I use paw wax in the winter, works a treat. I was actually thinking of dog boots too as he does get cracked paws, don't want him to look like a ponce though

Bionic Ironwolf    pirate
30/09/2012 at 07:52

Feral, thank you, they were, but both of them have passed on - Oz on the left died in July aged 10 and Shani 5 years ago. I now have Nemo, 5, a black German Shepherd and Charly, 4 months, our 4th White Swiss Shepherd, haven't updated my avatar.

http://s4.runnersworld.co.uk/members/images/6763/gallery/nemo_8.jpg?width=350

 

kittenkat    pirate
30/09/2012 at 07:55

Iw, what's the difference between a swiss and german shepherd?

Bionic Ironwolf    pirate
30/09/2012 at 08:01

http://s3.runnersworld.co.uk/members/images/6763/gallery/bild001_neg.nr.00.jpg?width=350

Charly vom Sonnengarten, born 15th May 2012

Bionic Ironwolf    pirate
30/09/2012 at 08:07

KK, the colour. They are separate breeds, The Swiss shepherds are all pure white, white is a banned colour under the German Shepherd breed standard. For many years the Whites were discounted in Germany as mongrels even though they have been bred in a pure line for many generations. But now they are officially recognised by the FCI and classified in the "pastoral", i.e. herding class. The Swiss shepherds are in general softer in temperament than the DSH and thus make great family pets. But most are very good at learning - at 4 months Charly already does the sit, down, come, commands.

30/09/2012 at 08:25
KK, my chocolate lab has problems with his front paws and he gets sore pads. I have a pair of boots for him when they are sore so he can still come out on walks but doesn't make them worse. They do get a few looks but he gets on fine with them. And huskys wear them when they do long distances sled pulling.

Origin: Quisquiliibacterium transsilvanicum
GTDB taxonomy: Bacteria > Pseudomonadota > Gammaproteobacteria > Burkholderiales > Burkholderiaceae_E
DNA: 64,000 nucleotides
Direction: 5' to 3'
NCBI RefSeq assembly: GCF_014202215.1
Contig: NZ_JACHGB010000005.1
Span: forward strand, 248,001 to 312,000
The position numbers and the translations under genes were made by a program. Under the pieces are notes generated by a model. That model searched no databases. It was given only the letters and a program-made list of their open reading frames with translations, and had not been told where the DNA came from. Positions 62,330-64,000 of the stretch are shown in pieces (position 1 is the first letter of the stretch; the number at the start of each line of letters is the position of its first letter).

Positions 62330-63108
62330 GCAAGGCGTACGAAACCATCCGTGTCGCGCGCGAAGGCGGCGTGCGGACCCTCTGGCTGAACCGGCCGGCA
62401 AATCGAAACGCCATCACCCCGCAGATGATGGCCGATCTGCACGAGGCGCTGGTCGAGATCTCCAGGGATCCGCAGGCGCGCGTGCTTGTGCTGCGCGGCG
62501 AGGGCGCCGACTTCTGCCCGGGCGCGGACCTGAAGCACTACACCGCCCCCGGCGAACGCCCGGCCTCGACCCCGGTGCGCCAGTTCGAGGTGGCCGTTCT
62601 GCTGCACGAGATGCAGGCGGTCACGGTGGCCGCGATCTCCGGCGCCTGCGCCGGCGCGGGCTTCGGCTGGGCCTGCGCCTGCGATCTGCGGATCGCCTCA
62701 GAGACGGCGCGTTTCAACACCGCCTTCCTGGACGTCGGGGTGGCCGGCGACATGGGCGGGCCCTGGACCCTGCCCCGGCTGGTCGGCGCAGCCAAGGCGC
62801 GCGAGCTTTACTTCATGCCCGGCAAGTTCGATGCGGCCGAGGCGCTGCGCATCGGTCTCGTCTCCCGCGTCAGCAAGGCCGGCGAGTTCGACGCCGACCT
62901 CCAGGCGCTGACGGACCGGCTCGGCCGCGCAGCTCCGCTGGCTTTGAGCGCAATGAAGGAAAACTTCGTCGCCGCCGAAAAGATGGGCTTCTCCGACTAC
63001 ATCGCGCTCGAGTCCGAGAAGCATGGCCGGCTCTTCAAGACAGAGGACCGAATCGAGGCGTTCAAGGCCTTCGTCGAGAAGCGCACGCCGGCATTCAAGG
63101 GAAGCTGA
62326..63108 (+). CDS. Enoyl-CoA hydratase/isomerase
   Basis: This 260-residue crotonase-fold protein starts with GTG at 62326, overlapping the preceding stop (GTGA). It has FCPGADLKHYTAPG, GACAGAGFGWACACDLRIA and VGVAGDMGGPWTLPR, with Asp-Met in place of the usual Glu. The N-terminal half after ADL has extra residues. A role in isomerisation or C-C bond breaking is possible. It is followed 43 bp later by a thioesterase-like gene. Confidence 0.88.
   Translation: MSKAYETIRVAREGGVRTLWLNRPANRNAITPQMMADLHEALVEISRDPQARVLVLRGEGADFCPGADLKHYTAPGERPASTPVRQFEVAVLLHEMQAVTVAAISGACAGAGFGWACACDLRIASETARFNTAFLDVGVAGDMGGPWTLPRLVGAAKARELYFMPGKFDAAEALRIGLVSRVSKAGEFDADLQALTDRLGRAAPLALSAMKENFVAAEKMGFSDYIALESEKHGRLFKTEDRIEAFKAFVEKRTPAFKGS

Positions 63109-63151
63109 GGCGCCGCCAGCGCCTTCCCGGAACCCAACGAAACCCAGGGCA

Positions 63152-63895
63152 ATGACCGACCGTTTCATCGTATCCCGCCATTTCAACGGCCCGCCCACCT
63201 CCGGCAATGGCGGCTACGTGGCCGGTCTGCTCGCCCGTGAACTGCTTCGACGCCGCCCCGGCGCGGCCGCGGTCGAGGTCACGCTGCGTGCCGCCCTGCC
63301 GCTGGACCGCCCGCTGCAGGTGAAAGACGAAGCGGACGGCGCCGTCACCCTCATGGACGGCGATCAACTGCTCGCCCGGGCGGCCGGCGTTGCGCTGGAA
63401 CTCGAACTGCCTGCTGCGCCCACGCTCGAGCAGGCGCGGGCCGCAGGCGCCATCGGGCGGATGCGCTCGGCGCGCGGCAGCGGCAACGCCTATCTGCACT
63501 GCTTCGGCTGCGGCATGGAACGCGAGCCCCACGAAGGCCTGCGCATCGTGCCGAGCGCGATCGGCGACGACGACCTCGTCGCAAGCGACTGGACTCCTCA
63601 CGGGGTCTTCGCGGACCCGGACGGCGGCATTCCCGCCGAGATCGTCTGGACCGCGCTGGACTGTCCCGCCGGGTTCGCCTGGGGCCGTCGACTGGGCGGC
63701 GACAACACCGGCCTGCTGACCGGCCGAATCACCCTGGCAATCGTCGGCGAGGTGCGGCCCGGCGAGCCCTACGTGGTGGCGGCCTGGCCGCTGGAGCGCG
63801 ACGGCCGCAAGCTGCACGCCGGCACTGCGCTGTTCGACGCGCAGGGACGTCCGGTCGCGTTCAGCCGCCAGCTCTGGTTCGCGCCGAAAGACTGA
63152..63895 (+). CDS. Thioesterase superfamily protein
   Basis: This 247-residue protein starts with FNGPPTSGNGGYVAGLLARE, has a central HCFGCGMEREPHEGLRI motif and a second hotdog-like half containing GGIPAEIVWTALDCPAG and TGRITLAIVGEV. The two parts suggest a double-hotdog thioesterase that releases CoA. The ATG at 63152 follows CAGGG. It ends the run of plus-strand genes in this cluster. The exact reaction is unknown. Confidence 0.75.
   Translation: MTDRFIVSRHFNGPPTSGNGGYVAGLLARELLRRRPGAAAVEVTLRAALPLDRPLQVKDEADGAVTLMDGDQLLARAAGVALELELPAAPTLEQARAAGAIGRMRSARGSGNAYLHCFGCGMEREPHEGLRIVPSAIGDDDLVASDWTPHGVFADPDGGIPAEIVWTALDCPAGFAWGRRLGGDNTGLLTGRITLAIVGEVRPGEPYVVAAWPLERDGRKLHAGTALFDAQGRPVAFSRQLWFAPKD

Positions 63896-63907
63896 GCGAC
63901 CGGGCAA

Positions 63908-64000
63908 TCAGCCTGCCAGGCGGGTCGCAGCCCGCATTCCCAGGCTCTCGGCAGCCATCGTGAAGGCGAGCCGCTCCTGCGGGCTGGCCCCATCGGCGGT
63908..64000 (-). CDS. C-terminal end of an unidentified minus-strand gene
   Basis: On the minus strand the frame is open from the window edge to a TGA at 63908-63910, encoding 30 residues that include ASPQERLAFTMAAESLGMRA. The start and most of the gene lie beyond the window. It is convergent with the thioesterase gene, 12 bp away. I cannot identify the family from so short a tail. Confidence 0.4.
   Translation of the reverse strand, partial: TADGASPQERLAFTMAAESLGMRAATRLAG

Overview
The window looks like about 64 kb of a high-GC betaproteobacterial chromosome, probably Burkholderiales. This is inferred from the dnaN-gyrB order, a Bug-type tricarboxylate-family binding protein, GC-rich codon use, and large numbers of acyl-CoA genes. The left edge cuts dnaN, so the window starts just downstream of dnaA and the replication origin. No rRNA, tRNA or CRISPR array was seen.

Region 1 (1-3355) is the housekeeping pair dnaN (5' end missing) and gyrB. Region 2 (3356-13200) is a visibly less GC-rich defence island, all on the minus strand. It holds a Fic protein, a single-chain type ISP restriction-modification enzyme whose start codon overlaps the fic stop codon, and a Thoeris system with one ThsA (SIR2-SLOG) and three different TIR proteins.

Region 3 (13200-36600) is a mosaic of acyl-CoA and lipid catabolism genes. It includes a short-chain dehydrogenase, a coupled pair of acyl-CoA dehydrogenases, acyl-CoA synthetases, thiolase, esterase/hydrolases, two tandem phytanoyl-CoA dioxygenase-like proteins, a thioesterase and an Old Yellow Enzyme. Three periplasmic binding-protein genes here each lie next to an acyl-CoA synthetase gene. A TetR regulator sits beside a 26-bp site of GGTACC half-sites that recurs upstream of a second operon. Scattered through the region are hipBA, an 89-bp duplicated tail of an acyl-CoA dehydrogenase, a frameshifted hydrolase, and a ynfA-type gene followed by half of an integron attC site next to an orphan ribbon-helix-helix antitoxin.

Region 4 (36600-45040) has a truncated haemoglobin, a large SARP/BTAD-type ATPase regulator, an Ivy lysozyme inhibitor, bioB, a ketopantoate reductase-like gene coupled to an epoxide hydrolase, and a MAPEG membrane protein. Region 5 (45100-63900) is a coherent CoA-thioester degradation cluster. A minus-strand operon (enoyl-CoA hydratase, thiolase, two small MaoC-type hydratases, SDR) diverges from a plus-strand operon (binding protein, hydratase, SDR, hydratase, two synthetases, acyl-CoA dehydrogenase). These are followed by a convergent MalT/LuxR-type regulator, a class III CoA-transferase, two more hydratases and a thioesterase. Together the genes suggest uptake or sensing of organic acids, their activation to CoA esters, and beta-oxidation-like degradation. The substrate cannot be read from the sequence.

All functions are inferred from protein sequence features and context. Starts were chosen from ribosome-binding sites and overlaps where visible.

The ones I got are these:
http://www.innerwolf.co.uk/dog-boots/ruffwear-bark-n-boots-grip-trex-2-set.html

I have tried a number of different dog boots over the years and these ones are by far the easiest to put on and adjust that I have found. I would recommend the socks that you can get for use with them as when running they can rub the dew claw area. He has come running with me in them and had no problems with them coming off. He generally stays home if I run though as he gets fed up after a while and will sit down and look in the direction of home til I get the hint. Lol.
Bionic Ironwolf    pirate
30/09/2012 at 08:31

Shani used to have problems in the snow with ice building up between her pads. I got her some of the booties that our husky-racing friend uses, they are bright orange with velcro fastenings, work very well and look very fetching too.

30/09/2012 at 13:07

Dogs with boots on! I love it!

30/09/2012 at 16:50

Bionic Ironwolf, Oz and Shani, lovely names.. sorry they've passed on. Nemo & Charly are gorgeous, I've a soft spot for black sheps.. a white wouldn't be that colour for long where I live!

As for the ice building up in their pads, dogs can be prone to this if they have hairy pads, or sometimes it's the distance between the pads themselves. Salt on roads can make it worse too, so good to rinse & dry paws afterwards. You can trim the fur between if they're not too ticklish. 

RB, those boots look good

01/10/2012 at 12:15
kittenkat wrote (see)

Iw, what's the difference between a swiss and german shepherd?

I was expecting a joke!!

01/10/2012 at 13:02

An Englishman, an Irishman a swiss and german shepherd walk into a bar.........

Edited: 01/10/2012 at 13:02
kittenkat    pirate
01/10/2012 at 16:36
Mark Watson 21 wrote (see)
kittenkat wrote (see)

Iw, what's the difference between a swiss and german shepherd?

I was expecting a joke!!

One's a German Shepherd, the other's a chocolate lab.

(Geddit?)

((Yes, I did just make it up))

kittenkat    pirate
01/10/2012 at 16:36

Ok, I'm persuaded to look up doggy boots and socks.